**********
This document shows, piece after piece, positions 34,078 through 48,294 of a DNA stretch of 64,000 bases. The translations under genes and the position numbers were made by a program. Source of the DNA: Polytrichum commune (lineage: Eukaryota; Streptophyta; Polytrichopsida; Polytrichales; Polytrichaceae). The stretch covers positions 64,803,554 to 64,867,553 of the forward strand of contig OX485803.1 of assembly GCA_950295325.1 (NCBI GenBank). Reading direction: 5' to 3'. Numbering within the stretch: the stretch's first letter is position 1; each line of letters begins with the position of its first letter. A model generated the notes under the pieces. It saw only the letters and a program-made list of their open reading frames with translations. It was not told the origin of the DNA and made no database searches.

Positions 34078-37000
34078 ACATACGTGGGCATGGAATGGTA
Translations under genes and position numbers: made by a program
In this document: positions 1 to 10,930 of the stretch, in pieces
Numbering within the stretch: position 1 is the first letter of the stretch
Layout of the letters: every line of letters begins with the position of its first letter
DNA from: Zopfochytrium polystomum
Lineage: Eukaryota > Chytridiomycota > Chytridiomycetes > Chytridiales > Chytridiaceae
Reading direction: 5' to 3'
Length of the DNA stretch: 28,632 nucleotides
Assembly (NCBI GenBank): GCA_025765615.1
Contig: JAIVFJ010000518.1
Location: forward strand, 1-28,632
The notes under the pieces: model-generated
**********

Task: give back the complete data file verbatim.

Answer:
This document shows, piece after piece, positions 34,078 through 48,294 of a DNA stretch of 64,000 bases. The translations under genes and the position numbers were made by a program. Source of the DNA: Polytrichum commune (lineage: Eukaryota; Streptophyta; Polytrichopsida; Polytrichales; Polytrichaceae). The stretch covers positions 64,803,554 to 64,867,553 of the forward strand of contig OX485803.1 of assembly GCA_950295325.1 (NCBI GenBank). Reading direction: 5' to 3'. Numbering within the stretch: the stretch's first letter is position 1; each line of letters begins with the position of its first letter. A model generated the notes under the pieces. It saw only the letters and a program-made list of their open reading frames with translations. It was not told the origin of the DNA and made no database searches.

Positions 34078-37000
34078 ACATACGTGGGCATGGAATGGTA
Translations under genes and position numbers: made by a program
In this document: positions 1 to 10,930 of the stretch, in pieces
Numbering within the stretch: position 1 is the first letter of the stretch
Layout of the letters: every line of letters begins with the position of its first letter
DNA from: Zopfochytrium polystomum
Lineage: Eukaryota > Chytridiomycota > Chytridiomycetes > Chytridiales > Chytridiaceae
Reading direction: 5' to 3'
Length of the DNA stretch: 28,632 nucleotides
Assembly (NCBI GenBank): GCA_025765615.1
Contig: JAIVFJ010000518.1
Location: forward strand, 1-28,632
The notes under the pieces: model-generated